WHAT DOES ALL THE HUMANITARIAN WORK HAVE ANYTHING TO DO WITH WILDLIFE?

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I am a designer. The kind who makes things that look good. But also the kind who was trained to listen to people, design for their needs, and co-create solutions with the people who will use the products and services we create.

My first design challenge took me to Guatemala in 2010, at a time when Lake Atitlán bloomed with toxic cyanobacteria. It was the first time I stood as a bridge between the scientists treating the problem and the communities who lived in the region and wanted to help, but didn’t know how. They found themselves working toward a common goal, but their competing approaches often stunted the overall progress.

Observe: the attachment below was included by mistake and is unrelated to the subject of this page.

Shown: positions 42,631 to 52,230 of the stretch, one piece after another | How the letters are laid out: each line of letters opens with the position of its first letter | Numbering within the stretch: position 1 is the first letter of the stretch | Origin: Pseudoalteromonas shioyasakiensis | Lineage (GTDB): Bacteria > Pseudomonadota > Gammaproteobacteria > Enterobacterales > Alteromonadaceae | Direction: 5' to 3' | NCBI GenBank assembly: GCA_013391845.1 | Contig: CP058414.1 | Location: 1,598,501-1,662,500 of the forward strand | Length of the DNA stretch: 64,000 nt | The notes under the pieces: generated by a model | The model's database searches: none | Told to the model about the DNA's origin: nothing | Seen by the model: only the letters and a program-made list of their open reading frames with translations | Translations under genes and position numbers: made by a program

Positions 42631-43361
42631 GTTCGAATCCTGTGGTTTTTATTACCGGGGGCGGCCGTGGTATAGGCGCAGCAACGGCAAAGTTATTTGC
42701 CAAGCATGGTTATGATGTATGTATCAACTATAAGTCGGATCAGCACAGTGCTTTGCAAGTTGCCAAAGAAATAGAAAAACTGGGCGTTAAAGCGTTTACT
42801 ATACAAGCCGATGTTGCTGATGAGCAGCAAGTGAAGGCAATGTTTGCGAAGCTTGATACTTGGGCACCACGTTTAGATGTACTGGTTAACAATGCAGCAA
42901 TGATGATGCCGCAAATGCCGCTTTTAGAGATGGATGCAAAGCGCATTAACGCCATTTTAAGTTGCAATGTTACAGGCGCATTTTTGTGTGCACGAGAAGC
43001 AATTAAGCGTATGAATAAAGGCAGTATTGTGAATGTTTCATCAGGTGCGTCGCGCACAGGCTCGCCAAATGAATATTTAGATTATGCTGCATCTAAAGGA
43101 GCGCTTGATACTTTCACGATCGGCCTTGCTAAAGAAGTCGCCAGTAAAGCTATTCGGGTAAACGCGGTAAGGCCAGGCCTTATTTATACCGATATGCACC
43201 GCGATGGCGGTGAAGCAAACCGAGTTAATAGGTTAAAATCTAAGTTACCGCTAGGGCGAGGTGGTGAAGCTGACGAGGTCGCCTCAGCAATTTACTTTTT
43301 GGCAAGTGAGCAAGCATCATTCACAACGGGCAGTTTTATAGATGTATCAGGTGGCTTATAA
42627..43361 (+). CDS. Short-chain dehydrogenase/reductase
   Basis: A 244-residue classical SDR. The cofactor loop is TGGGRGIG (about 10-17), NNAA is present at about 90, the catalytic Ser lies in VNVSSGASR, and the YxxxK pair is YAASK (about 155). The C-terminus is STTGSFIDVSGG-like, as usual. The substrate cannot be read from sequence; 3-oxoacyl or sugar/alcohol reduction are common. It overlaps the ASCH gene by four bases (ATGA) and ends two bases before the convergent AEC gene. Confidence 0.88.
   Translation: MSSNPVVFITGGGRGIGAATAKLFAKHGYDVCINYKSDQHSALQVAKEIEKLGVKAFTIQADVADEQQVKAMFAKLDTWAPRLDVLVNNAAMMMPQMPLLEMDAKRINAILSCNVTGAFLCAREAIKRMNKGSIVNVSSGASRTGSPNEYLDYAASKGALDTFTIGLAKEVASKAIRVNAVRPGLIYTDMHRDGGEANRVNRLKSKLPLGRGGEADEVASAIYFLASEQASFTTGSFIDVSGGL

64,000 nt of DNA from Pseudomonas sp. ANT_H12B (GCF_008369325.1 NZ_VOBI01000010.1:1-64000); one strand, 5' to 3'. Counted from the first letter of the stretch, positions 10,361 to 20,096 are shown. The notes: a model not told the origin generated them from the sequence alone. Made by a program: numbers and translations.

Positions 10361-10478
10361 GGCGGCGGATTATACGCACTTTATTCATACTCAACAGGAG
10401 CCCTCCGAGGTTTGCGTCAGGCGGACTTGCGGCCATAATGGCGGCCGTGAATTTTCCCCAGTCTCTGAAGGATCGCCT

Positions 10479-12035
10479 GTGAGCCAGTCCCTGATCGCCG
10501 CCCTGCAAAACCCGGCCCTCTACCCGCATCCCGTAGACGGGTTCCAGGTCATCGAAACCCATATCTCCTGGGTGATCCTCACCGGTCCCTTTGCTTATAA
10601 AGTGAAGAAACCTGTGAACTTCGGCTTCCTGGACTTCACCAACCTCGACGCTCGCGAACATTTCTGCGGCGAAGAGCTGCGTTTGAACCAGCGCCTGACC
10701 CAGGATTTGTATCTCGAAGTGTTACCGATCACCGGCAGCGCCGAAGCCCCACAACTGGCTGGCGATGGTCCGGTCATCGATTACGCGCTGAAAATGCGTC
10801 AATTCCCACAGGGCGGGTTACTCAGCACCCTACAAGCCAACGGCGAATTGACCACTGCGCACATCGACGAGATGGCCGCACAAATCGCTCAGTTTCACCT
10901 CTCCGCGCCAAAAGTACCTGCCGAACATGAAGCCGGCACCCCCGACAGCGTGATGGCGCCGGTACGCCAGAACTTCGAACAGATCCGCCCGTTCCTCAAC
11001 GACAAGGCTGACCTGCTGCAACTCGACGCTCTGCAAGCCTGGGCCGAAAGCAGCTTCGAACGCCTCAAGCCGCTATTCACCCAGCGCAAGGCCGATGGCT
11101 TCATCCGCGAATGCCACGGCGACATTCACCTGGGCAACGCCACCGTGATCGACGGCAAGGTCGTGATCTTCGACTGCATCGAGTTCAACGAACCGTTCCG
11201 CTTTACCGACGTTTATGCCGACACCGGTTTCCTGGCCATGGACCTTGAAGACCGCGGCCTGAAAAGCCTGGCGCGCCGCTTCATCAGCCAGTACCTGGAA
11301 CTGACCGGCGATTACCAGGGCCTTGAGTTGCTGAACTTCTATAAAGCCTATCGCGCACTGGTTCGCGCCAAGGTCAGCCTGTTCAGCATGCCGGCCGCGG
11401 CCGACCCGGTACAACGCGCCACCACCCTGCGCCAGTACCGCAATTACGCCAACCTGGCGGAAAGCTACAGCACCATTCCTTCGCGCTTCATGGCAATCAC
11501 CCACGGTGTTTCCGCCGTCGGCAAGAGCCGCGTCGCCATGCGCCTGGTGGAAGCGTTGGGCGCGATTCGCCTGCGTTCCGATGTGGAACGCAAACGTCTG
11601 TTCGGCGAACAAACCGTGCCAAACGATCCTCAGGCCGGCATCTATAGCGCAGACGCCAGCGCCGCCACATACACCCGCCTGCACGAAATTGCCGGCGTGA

After Guatemala, I spent many years helping organizations working in humanitarian aid and poverty alleviation to better understand the people they serve.

Today I do much the same, working to bridge wildlife conservation leaders and the people they need to reach. Organizations who embrace design, whether they are non profits or even large multinational companies, benefit greatly from design because it helps them understand their users. In wildlife conservation, the users can be farmers struggling with elephants eating their crops or the general public that doesn’t have constant interaction with the wild and can be confused by which actions need to be taken to protect our planet.

I am here to support the amazing work that wildlife conservation organizations are already doing, and augment it by supporting the relationships they have with the public and the communities on the ground who coexist with wildlife on a daily basis.

Now today, and always, I will be a designer for wild animals.